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I would like to clamp a value x to a range [a, b]:

x = (x < a) ? a : ((x > b) ? b : x);

This is quite basic. But I do not see a function "clamp" in the class library - at least not in System.Math.

(For the unaware to "clamp" a value is to make sure that it lies between some maximum and minimum values. If it’s greater than the max value, then it’s replaced by the max, etc.)

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@Danvil: There is no "C# Class Library". You mean "The .NET Framework". – John Saunders Apr 21 '10 at 14:01

5 Answers 5

up vote 64 down vote accepted

You could write an extension method:

public static T Clamp<T>(this T val, T min, T max) where T : IComparable<T>
    if (val.CompareTo(min) < 0) return min;
    else if(val.CompareTo(max) > 0) return max;
    else return val;

EDIT: Extension methods go in static classes - since this is quite a low-level function, it should probably go in some core namespace in your project. You can then use the method in any code file that contains a using directive for the namespace e.g.

using Core.ExtensionMethods

int i = 4.Clamp(1, 3);
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Where would I put this and is calling CompareTo slower than comparing with < (for integral types)? – Danvil Apr 21 '10 at 13:55
In a static class, and in the .NET framework (not sure about mono, compact, etc.), the generic should be recompiled for the type, and CompareTo inlined, so no performance penalty. – Robert Fraser Apr 21 '10 at 14:01
@Frasier Unless this is ultra performance sensitive code, you are unlikely to be making any meaningful performance gains by doing so. Having it be generic is probably more useful than saving a few microseconds. – MgSam Jun 6 '13 at 4:36
The good thing about constraining to the generic version of IComparable is that no boxing occurs. This ought to run very fast. Remember that with double and float, the CompareTo method corresponds to a total order where NaN is less than all other values, including NegativeInfinity. So it is not equivalent to the < operator. If you used < with a floating-point type, you would have to consider how to treat NaN also. This is not relevant for other numeric types. – Jeppe Stig Nielsen Aug 7 '13 at 20:05
@CodeClown - Extension methods are static methods so you can call it as int c = Clamp(a, b, c) if you want. However I don't see how this implementation suggests the type is being changed. If you mean it implies the this parameter is being mutated, then I disagree since it returns a value. – Lee Jan 16 at 10:21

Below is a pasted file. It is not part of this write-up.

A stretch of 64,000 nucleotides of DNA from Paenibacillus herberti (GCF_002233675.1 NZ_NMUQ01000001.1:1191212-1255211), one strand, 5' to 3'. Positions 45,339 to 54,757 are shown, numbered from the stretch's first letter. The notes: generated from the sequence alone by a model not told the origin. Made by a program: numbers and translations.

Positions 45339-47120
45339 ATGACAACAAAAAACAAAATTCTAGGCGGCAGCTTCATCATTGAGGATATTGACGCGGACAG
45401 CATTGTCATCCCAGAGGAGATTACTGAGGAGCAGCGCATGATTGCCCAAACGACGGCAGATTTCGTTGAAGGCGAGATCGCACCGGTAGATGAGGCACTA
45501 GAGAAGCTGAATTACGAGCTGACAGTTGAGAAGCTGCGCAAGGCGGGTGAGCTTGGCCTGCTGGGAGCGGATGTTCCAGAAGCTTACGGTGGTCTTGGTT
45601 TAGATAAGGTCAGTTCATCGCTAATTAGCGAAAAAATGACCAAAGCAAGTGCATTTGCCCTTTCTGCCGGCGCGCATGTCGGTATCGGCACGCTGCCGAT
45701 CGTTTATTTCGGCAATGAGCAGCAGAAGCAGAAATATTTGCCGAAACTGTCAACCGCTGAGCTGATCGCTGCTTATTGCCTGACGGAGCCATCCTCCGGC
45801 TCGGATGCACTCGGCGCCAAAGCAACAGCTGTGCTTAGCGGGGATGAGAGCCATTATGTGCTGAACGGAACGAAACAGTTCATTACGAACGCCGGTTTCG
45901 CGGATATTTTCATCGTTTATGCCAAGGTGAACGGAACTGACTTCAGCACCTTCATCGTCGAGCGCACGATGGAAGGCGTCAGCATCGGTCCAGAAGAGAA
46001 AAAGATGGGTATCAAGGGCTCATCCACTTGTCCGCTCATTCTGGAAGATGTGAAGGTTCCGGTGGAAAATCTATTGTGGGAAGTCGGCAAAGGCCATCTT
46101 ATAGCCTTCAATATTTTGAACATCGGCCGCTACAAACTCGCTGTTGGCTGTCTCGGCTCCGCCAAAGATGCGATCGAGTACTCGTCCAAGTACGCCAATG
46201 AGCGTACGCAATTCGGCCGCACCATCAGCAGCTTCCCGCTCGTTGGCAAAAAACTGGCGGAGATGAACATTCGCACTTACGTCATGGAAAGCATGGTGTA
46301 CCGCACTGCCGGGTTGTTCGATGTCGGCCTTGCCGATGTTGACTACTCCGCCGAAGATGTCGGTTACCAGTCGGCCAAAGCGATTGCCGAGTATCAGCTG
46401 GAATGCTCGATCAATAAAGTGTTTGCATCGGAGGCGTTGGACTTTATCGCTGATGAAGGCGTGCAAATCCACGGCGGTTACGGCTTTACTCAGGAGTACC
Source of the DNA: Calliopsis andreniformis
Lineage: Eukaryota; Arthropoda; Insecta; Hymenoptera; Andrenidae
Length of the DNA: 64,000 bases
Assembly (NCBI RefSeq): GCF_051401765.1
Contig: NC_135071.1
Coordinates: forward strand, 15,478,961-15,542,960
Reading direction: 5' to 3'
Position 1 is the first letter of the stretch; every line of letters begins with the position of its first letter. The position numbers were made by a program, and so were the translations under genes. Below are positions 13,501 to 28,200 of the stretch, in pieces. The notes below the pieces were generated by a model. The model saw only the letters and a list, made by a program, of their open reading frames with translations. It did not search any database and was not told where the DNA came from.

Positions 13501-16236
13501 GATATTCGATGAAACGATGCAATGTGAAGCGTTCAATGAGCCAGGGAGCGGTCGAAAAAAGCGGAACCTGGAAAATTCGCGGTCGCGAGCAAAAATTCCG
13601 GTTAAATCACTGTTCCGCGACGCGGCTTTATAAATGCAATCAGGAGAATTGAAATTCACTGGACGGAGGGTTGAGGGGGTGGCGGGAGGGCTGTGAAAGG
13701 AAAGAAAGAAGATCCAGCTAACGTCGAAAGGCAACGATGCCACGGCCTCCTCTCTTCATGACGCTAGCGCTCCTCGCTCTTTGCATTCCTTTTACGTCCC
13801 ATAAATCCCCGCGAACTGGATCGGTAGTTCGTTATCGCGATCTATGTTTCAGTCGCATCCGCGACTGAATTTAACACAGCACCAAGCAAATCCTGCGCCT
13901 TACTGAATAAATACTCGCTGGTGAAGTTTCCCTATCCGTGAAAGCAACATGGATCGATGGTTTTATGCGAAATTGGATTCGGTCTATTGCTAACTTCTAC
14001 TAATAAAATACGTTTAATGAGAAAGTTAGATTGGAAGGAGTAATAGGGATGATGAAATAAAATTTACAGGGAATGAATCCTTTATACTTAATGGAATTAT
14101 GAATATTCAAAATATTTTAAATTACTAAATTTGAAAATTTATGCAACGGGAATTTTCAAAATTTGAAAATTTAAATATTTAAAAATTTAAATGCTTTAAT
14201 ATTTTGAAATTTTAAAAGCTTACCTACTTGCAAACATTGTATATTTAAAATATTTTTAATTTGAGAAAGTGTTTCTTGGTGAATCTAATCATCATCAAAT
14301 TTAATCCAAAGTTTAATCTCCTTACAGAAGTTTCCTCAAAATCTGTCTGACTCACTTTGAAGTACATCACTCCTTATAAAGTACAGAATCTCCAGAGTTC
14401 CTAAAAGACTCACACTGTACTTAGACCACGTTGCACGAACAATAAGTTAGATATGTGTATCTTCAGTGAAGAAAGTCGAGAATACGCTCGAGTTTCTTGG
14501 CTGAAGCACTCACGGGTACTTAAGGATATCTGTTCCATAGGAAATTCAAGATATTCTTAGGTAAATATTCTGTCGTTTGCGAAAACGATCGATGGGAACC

public static int Clamp(int value, int min, int max)  
    return (value < min) ? min : (value > max) ? max : value;  
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There isn't one in the System.Math namespace

There is a MathHelper Class where it is available for the XNA game studio if that happens to be what you are doing:

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+1 for MathHelper, though I don't think I'll be using it. – Paul Draper Oct 30 '13 at 20:30

There isn't one, but its not too hard to make one, found one here: clamp

It is:

public static T Clamp<T>(T value, T max, T min)
         where T : System.IComparable<T> {     
        T result = value;
        if (value.CompareTo(max) > 0)
            result = max;
        if (value.CompareTo(min) < 0)
            result = min;
        return result;

and it can be used like:

int i = Clamp(12, 10, 0); -> i == 10
double d = Clamp(4.5, 10.0, 0.0); -> d == 4.5
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This solution is better than the accepted one. No ambiguity. – Code Clown Jan 16 at 10:06
@CodeClown This solution results in an unnecessary comparison when value > max, and the inverted argument order invites (and virtually guarantees) bugs. I don't know what ambiguity you think is avoided. – Jim Balter Sep 15 at 6:05

Why not just use Math.Min and Math.Max:

x = Math.Min(Math.Max(x, a), b);
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That translates to int a0 = x > a ? x : a; return a0 < b ? a0 : b which (although gives correct results) isn't exactly ideal. – Mr. Smith Apr 24 '14 at 3:25
and why is that? – d7samurai Apr 24 '14 at 10:14
@d7samurai If we know that min <= max, Math.Min(Math.Max(x, min), max) results in one more comparison than necessary if x < min. – Jim Balter Sep 15 at 5:58

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